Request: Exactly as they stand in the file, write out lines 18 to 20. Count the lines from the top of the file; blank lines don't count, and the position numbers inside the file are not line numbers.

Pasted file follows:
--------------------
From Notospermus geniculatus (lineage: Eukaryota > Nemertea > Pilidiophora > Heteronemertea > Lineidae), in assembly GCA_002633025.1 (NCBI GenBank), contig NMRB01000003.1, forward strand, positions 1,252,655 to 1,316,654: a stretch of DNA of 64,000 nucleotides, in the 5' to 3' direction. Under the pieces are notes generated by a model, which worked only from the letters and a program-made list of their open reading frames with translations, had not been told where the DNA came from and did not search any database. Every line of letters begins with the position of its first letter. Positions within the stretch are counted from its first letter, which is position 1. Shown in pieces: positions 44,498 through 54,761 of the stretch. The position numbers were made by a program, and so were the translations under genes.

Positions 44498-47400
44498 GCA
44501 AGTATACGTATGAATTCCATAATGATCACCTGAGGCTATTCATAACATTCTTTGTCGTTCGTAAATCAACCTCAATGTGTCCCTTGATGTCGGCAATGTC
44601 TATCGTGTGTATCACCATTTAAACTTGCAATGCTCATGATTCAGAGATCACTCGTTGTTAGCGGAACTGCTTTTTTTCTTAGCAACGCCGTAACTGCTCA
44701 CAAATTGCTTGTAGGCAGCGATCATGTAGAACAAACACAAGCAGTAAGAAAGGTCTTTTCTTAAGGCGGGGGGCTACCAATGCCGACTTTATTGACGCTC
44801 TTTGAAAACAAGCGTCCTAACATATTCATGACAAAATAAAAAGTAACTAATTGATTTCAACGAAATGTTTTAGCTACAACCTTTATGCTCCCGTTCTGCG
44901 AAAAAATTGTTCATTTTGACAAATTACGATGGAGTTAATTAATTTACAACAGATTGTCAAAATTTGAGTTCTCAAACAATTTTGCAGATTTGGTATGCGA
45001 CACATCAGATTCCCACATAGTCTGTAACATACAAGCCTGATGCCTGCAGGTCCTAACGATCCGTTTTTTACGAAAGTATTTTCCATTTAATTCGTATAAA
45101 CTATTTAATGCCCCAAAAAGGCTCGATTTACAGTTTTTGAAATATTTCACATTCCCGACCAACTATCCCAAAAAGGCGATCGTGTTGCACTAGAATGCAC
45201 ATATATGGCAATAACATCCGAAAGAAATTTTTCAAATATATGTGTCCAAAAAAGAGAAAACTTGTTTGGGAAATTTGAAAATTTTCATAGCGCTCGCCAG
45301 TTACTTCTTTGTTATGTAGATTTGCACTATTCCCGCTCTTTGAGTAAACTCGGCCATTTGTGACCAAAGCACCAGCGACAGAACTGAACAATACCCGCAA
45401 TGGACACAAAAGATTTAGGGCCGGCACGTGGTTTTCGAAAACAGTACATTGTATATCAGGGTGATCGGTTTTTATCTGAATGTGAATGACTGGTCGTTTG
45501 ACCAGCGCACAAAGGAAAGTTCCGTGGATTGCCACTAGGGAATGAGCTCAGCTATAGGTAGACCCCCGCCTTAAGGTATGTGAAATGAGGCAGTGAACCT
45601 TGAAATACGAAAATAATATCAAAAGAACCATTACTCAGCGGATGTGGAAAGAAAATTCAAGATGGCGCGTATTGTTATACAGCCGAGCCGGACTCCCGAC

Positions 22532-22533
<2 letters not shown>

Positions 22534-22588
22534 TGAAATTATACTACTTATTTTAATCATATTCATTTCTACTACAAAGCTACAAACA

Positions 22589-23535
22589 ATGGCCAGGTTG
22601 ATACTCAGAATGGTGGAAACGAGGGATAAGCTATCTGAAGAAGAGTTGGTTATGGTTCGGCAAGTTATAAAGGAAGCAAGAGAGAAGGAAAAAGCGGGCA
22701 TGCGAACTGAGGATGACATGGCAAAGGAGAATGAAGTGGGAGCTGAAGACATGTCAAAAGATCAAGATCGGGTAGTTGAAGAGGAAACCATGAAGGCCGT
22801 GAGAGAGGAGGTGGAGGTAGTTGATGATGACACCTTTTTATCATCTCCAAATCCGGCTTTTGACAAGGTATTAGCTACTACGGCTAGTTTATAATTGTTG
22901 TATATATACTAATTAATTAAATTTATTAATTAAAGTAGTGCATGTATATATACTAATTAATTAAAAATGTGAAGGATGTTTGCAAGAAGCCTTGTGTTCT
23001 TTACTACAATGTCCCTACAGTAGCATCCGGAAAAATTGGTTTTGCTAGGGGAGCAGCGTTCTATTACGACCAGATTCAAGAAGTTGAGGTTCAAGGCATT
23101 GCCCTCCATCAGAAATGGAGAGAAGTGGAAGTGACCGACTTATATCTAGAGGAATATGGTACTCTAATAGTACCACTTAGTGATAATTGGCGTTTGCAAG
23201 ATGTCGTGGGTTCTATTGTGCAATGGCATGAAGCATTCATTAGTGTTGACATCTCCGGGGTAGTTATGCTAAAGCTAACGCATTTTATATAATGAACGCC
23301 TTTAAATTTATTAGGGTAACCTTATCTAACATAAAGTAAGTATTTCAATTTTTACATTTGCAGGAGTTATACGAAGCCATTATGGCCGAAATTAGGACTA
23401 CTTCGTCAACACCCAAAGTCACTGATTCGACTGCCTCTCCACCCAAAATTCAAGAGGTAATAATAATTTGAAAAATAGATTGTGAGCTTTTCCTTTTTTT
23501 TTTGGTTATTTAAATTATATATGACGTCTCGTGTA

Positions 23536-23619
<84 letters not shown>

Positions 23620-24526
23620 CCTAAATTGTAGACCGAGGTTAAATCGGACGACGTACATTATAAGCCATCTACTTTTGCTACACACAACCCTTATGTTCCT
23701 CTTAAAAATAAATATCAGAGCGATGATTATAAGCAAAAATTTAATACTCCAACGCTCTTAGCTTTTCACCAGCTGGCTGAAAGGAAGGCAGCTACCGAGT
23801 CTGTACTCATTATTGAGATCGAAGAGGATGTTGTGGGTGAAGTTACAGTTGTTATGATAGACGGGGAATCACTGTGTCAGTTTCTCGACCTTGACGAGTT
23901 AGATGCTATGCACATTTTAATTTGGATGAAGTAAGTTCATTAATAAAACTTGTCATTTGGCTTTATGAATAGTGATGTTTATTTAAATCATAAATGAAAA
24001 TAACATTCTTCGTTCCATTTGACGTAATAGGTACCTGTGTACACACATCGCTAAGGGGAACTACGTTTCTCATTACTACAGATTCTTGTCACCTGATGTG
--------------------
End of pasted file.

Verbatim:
Positions 22534-22588
22534 TGAAATTATACTACTTATTTTAATCATATTCATTTCTACTACAAAGCTACAAACA

Positions 22589-23535